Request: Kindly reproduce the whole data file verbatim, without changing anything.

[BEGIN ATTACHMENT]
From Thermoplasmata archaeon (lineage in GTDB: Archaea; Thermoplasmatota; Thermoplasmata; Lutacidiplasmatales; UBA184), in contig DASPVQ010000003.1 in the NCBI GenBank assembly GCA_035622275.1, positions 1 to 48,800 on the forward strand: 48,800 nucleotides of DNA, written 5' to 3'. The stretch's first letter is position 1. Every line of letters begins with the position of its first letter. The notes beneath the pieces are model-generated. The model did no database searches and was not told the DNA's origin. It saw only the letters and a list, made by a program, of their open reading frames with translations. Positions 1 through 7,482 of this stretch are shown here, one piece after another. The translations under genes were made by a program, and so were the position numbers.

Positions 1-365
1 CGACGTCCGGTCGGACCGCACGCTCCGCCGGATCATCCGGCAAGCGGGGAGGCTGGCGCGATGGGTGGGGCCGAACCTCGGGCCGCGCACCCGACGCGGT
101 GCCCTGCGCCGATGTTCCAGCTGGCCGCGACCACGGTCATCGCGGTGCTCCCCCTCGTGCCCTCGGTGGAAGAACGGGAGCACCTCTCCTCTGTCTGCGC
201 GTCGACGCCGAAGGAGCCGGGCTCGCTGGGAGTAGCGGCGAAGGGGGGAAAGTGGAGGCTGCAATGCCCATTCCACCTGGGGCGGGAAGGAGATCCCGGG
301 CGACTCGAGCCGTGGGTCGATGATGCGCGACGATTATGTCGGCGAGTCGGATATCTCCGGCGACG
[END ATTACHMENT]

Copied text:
From Thermoplasmata archaeon (lineage in GTDB: Archaea; Thermoplasmatota; Thermoplasmata; Lutacidiplasmatales; UBA184), in contig DASPVQ010000003.1 in the NCBI GenBank assembly GCA_035622275.1, positions 1 to 48,800 on the forward strand: 48,800 nucleotides of DNA, written 5' to 3'. The stretch's first letter is position 1. Every line of letters begins with the position of its first letter. The notes beneath the pieces are model-generated. The model did no database searches and was not told the DNA's origin. It saw only the letters and a list, made by a program, of their open reading frames with translations. Positions 1 through 7,482 of this stretch are shown here, one piece after another. The translations under genes were made by a program, and so were the position numbers.

Positions 1-365
1 CGACGTCCGGTCGGACCGCACGCTCCGCCGGATCATCCGGCAAGCGGGGAGGCTGGCGCGATGGGTGGGGCCGAACCTCGGGCCGCGCACCCGACGCGGT
101 GCCCTGCGCCGATGTTCCAGCTGGCCGCGACCACGGTCATCGCGGTGCTCCCCCTCGTGCCCTCGGTGGAAGAACGGGAGCACCTCTCCTCTGTCTGCGC
201 GTCGACGCCGAAGGAGCCGGGCTCGCTGGGAGTAGCGGCGAAGGGGGGAAAGTGGAGGCTGCAATGCCCATTCCACCTGGGGCGGGAAGGAGATCCCGGG
301 CGACTCGAGCCGTGGGTCGATGATGCGCGACGATTATGTCGGCGAGTCGGATATCTCCGGCGACG